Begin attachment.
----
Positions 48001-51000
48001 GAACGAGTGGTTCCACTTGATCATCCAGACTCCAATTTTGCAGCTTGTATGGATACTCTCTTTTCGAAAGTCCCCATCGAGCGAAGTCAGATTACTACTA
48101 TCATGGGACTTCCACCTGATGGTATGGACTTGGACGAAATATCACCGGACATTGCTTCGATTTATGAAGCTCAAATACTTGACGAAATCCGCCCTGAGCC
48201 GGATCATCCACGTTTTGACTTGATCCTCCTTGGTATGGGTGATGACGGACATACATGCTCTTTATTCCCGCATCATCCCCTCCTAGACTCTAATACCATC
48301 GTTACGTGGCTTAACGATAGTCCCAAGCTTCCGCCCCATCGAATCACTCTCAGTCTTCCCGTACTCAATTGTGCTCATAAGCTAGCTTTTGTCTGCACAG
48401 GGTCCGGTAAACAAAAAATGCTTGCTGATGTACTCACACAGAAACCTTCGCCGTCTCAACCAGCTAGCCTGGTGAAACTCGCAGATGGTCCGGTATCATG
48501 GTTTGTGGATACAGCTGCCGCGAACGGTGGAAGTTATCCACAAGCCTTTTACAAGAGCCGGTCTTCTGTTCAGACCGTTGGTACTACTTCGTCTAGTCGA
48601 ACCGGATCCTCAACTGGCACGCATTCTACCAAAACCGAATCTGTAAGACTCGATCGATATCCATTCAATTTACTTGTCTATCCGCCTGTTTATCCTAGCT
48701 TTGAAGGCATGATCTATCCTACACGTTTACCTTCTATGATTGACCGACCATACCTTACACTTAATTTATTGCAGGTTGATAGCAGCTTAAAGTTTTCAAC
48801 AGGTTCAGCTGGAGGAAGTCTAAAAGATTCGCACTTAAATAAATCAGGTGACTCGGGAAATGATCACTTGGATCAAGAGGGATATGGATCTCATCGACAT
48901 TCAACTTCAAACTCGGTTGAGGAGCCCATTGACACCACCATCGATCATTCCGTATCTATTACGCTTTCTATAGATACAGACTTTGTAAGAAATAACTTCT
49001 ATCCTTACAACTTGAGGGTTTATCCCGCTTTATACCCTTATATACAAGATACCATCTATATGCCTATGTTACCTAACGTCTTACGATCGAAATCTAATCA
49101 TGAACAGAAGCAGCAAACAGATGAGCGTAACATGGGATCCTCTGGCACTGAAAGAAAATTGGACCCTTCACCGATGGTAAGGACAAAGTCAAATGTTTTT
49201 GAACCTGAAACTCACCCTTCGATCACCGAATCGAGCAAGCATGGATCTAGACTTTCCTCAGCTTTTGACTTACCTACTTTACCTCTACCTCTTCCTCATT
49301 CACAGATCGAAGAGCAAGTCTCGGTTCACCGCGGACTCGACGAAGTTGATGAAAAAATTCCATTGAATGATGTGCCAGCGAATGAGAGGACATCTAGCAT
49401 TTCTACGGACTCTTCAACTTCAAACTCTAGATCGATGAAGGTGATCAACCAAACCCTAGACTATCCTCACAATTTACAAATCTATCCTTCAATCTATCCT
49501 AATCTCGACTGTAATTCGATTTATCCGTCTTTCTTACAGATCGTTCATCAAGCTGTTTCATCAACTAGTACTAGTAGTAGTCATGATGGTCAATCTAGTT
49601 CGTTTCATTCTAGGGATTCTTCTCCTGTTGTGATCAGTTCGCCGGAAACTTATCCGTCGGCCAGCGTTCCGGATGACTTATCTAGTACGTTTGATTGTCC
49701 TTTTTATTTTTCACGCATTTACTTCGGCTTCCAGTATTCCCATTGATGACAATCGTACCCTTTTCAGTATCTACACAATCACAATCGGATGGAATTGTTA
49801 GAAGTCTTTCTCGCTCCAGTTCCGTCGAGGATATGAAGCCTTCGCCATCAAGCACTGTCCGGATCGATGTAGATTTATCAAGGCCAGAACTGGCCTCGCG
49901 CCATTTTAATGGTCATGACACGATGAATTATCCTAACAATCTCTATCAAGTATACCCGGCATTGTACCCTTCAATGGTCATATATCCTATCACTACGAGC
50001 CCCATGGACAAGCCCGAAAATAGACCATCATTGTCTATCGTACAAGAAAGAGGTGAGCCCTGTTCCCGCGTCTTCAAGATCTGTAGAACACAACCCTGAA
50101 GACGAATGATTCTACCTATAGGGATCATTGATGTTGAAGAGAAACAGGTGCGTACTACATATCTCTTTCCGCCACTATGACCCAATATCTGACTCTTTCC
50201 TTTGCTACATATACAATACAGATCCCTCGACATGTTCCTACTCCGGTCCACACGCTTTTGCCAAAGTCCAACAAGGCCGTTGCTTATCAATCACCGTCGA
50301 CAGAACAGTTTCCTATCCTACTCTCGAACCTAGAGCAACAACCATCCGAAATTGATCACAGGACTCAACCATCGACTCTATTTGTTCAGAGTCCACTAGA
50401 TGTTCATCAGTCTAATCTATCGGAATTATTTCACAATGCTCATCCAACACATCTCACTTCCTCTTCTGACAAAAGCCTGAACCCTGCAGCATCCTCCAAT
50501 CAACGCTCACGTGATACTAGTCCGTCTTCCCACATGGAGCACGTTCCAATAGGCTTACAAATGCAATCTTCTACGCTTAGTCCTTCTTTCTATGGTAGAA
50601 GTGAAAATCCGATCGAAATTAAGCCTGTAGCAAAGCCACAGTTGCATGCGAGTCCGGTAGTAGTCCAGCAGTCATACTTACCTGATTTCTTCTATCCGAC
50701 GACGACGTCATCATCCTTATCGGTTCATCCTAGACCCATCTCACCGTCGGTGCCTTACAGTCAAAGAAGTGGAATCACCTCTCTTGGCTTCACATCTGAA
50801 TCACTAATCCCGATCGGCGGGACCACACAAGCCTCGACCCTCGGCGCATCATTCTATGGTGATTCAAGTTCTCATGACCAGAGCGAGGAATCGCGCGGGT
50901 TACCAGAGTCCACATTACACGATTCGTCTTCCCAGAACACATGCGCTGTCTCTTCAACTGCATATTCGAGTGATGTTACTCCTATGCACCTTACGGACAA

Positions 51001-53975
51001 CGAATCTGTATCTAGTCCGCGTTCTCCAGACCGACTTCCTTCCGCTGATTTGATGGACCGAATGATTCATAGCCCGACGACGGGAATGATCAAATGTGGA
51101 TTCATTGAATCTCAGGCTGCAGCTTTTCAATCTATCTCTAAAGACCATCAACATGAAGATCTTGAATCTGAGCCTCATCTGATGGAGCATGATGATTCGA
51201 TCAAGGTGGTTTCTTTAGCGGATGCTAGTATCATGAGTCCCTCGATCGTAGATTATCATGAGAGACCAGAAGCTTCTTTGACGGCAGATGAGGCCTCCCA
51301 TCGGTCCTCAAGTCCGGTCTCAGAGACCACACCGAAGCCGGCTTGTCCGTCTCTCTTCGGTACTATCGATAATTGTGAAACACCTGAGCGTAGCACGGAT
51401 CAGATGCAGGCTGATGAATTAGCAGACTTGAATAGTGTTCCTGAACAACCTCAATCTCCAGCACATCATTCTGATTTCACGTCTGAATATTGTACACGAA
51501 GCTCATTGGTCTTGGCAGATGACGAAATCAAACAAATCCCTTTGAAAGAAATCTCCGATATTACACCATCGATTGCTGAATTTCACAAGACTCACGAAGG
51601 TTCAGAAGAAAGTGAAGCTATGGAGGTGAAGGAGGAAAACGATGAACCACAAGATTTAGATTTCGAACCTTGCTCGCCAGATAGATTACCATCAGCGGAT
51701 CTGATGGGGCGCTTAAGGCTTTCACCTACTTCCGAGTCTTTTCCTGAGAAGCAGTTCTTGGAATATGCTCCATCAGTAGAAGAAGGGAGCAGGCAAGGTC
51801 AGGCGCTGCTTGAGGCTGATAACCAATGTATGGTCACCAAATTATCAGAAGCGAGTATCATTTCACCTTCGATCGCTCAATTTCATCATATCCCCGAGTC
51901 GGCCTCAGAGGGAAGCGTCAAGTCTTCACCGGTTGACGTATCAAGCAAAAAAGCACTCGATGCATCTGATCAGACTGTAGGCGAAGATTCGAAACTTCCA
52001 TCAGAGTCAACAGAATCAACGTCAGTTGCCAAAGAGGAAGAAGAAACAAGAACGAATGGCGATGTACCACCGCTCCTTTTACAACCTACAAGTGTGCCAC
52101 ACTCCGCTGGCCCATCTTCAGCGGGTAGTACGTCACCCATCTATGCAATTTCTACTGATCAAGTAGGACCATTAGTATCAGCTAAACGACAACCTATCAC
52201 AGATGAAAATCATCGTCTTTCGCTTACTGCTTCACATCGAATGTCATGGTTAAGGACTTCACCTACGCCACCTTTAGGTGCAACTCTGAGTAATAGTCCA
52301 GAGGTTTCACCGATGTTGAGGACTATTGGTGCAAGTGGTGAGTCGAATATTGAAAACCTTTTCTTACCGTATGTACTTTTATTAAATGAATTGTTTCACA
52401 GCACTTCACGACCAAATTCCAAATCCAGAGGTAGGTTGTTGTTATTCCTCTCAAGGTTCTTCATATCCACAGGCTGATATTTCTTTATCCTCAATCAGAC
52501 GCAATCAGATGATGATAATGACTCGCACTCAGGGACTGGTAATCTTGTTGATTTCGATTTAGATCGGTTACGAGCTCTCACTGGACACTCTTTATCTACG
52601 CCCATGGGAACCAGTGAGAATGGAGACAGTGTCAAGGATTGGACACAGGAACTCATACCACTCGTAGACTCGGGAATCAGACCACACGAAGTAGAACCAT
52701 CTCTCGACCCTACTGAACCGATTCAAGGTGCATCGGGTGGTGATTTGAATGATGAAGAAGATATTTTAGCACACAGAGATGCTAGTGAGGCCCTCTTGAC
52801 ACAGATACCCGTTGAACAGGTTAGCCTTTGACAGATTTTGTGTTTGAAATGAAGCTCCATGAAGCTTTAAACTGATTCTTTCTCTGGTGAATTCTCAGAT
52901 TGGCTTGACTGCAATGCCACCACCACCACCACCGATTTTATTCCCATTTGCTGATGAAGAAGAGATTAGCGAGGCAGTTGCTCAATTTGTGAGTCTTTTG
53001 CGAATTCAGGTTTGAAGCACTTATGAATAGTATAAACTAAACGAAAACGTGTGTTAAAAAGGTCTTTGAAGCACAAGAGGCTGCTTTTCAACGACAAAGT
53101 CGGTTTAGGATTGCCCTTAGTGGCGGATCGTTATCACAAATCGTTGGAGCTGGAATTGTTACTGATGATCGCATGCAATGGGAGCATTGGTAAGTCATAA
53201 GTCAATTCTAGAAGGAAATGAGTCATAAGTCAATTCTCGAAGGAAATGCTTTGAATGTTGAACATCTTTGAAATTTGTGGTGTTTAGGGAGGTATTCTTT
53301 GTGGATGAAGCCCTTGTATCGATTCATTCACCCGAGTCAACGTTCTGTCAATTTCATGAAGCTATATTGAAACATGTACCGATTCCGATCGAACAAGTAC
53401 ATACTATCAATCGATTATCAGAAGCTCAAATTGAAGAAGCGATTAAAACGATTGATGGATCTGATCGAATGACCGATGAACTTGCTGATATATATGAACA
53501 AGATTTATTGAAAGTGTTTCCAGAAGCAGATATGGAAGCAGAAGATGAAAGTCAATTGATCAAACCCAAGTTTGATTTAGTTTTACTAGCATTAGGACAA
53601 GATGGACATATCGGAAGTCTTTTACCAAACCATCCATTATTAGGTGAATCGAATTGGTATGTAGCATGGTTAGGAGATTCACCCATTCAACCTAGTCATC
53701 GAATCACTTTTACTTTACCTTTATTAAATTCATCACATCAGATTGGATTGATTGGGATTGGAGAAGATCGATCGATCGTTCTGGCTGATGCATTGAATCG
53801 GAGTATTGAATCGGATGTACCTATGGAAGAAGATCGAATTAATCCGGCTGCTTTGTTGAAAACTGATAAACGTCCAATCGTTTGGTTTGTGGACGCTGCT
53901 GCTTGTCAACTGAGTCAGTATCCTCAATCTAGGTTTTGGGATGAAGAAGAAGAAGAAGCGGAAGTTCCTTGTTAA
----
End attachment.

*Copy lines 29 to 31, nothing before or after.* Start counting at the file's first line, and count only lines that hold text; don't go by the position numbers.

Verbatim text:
50701 GACGACGTCATCATCCTTATCGGTTCATCCTAGACCCATCTCACCGTCGGTGCCTTACAGTCAAAGAAGTGGAATCACCTCTCTTGGCTTCACATCTGAA
50801 TCACTAATCCCGATCGGCGGGACCACACAAGCCTCGACCCTCGGCGCATCATTCTATGGTGATTCAAGTTCTCATGACCAGAGCGAGGAATCGCGCGGGT
50901 TACCAGAGTCCACATTACACGATTCGTCTTCCCAGAACACATGCGCTGTCTCTTCAACTGCATATTCGAGTGATGTTACTCCTATGCACCTTACGGACAA